Life as we know it, with the Coronavirus, has changed for all of us and as humans, we aren’t great at change. For most of us, we struggle to adapt quickly and accept the changes. What we are all living through now is confronting on many levels.
For most of us, we find ourselves confined in our homes with our families, or even worse perhaps, alone, and we need to employ some strategies to support our mental health. Already I am hearing from clients about the individual challenges they are facing being confined in their homes. These are some ideas that might help you and your family cope well with this strange way of living.
- Change the rules. Effective homes run on routine and rules. Since we can no longer run our homes around schooling, sports and outings, we need to redefine the rules. To take the pressure off parents, take a step back. Soften your rules on gaming and screen time, allow kids to play longer or chat to friends online. It may not be ideal but it ca be corrected when life goes back to normal. Doing this allows parents to relax a little more and helps keep kids occupied. Now is not the time to stress about perfect rules.
- Try and keep a new routine and schedule. Schools are trying to conduct home schooling as much as possible. Get your kids out of bed for school time, have breakfast, get dressed and do the school work. Don’t stress if you aren’t a math’s expert, you’re not alone, simply do your best and set some sort of schooling routine.
- Change focus and set this time as positive family time. Never in our lives have we been in this situation and we can find some positives if we look for them. Pull out the board games, set up a treasure hunt, set up your tent in the backyard on the weekend if you have that option. Dye the kid’s hair, give yourself a funny hair cut (or maybe just the kids!!), do some family drawings, keep a family journal of this time. One day our kids will look back on this time, let the have some fun stuff to recount. Let your imagination go and create some great memories.
- Accept that at some stage people are going to get on each other’s nerves. Have a plan for this. If you can, set aside a different room for people to use as a timeout room. Try and make use of the space in your home in a different way. The garage can be a great place to throw a chair in, put some music on and read a book, if that is the only space you can get. Be respectful of each person needing their own time.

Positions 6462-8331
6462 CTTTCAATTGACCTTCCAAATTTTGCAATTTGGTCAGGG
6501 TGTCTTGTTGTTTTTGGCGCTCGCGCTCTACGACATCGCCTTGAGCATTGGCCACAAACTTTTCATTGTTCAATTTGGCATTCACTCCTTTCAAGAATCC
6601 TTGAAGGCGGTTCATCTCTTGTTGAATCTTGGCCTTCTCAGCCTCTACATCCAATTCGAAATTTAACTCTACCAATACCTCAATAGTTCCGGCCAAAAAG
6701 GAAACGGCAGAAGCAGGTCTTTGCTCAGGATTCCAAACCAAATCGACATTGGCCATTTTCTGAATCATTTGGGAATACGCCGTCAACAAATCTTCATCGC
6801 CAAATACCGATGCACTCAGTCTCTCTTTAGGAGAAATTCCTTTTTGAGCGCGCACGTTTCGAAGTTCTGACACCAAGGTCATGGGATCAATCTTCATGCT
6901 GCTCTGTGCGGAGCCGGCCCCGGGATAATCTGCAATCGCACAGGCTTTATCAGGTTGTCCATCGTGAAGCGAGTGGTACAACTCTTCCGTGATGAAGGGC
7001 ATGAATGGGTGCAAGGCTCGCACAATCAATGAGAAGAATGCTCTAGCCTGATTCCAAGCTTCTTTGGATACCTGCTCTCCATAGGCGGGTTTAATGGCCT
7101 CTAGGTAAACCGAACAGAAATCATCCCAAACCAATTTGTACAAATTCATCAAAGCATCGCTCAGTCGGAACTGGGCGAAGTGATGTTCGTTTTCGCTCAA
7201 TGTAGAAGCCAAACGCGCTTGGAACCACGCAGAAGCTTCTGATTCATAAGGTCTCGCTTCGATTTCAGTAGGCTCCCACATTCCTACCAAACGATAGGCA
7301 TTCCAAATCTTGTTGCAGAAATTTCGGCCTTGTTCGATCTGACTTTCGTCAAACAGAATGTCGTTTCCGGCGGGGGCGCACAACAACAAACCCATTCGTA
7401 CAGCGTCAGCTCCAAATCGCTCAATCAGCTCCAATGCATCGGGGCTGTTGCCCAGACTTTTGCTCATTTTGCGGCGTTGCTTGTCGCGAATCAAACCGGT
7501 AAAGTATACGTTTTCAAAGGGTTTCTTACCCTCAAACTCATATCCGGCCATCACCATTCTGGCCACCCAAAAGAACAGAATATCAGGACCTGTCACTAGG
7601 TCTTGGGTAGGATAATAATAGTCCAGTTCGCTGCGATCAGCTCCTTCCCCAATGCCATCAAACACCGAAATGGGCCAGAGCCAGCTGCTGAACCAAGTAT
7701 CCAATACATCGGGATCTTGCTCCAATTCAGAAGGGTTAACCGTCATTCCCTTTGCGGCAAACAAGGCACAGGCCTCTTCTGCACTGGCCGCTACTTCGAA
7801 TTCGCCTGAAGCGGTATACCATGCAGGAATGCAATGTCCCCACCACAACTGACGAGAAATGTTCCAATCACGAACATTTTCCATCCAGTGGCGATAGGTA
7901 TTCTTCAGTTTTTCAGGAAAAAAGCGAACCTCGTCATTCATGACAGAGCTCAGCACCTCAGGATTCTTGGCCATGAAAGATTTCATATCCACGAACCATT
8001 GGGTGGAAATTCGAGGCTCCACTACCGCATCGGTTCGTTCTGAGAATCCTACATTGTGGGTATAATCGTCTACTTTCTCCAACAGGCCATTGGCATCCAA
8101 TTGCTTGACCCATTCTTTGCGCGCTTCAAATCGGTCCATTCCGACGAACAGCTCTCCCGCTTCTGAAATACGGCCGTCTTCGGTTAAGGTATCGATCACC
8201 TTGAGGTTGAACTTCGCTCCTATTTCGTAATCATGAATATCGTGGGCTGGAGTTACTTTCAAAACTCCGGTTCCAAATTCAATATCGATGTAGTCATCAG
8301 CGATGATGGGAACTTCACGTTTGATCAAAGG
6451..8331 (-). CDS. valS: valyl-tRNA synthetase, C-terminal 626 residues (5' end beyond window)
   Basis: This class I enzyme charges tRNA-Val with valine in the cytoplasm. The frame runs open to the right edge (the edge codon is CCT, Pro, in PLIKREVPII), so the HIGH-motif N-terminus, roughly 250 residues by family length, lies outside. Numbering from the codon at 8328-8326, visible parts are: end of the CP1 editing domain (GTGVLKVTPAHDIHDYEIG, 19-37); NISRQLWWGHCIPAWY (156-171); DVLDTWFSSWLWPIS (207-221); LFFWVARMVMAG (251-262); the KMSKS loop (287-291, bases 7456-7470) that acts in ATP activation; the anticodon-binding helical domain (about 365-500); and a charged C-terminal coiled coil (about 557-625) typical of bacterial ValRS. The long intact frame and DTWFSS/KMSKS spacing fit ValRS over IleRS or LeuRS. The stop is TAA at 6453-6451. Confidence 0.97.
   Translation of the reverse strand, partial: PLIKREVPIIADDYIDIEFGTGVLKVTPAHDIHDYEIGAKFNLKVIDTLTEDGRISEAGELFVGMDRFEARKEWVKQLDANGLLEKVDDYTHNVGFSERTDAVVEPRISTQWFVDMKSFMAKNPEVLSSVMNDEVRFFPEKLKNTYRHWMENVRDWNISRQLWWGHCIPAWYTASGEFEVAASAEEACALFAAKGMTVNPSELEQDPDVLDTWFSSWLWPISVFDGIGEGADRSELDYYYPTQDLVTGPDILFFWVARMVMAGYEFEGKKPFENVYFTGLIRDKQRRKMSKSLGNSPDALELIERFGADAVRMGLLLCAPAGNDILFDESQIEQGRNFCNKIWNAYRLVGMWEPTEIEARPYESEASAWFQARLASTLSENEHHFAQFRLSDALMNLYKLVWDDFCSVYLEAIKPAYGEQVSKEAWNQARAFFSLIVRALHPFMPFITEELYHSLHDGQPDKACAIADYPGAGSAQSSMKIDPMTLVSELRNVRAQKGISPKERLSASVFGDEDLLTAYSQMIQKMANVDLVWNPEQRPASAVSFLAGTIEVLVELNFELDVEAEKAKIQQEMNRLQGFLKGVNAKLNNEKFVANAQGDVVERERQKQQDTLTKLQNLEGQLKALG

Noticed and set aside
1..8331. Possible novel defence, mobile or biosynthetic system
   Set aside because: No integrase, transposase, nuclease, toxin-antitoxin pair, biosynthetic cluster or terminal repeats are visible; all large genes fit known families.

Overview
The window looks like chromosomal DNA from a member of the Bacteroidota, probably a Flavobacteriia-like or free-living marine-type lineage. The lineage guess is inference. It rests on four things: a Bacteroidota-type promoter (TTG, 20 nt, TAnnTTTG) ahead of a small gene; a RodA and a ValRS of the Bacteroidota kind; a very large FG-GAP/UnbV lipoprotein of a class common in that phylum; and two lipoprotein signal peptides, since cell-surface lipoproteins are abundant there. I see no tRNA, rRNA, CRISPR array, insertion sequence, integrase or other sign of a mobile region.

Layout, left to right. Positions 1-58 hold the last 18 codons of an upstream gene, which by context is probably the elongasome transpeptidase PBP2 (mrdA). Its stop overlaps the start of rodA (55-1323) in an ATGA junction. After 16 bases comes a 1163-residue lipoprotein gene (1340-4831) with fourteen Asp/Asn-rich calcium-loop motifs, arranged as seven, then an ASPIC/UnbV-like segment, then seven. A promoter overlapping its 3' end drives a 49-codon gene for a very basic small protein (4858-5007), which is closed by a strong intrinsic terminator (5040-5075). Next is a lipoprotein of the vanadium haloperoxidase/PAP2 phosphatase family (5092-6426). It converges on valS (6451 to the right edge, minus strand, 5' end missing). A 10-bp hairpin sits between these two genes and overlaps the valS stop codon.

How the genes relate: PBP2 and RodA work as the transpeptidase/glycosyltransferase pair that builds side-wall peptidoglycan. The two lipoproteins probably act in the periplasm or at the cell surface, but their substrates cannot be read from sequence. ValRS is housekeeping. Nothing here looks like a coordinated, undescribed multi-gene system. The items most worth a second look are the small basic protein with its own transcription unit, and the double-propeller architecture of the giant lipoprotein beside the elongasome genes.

- Plan family functions in the home. Set up a family video chat over dinner with another family and have a good laugh at what is happening in your home in this strange time. Set your kids up to have online chats with their friends. Adults arrange a girls or guys night online. Zoom and Houseparty are great apps that support us doing this. No, it isn’t the same but you are creating history here and we have no choice so get creative.
- For partners, have a date night. Pick a room, set the kids up with a movie in another room and go on your date. Get dressed up!! Have some fun in your home with your partner. Who knows? Maybe you’ll create a great new habit that you’ll take into the world at the end of this.
- Expect this to be hard at times. Call a friend, take time for yourself, or call a counselling service. This is what we do, it’s what we are good at. No we haven’t lived this situation either but we are great at listening and helping others get clarity in their lives. Already I have had a few clients call me distressed and end up feeling excited at the end of the call about what they can do with this time.
- Try and keep younger kids away from the constant news flow. We don’t want to create problems for ourselves and scared kids is a problem we don’t want. Share with them the basics at an age appropriate level and assure them the adults are dealing with it and they are safe.
- As I write this, we are still able to go for a walk so take advantage of this. Getting the kids out once a day can have a big impact on the rest of the day. A quick run around the block with them is all that is needed to break the home cycle. Make it fun. Challenge them to look for all the red doors or all of the pink flowers. It can be an amazing way to connect with our kids. The world has forced us to slow down and smell the flowers so let’s do just that.
- Be kind. Some family members will find this easier than others. Be respectful of each other’s needs. Talk about it at dinner. Ask each person what the hardest thing is for them or what the best thing is. Keep communication about this open. Often being heard can be enough to feel calmer.
I am a parent and am locked in with my kids. There are moments when I wonder how we will survive this for a long period, but mostly I am trying to embrace the fact that I have been given an opportunity to spend time with my family and I am forced to try and make this fun for all of us. My hope is that when they recount this time to their kids one day, that they’ll remember this as a hard time but great family time too!
Good luck, stay safe.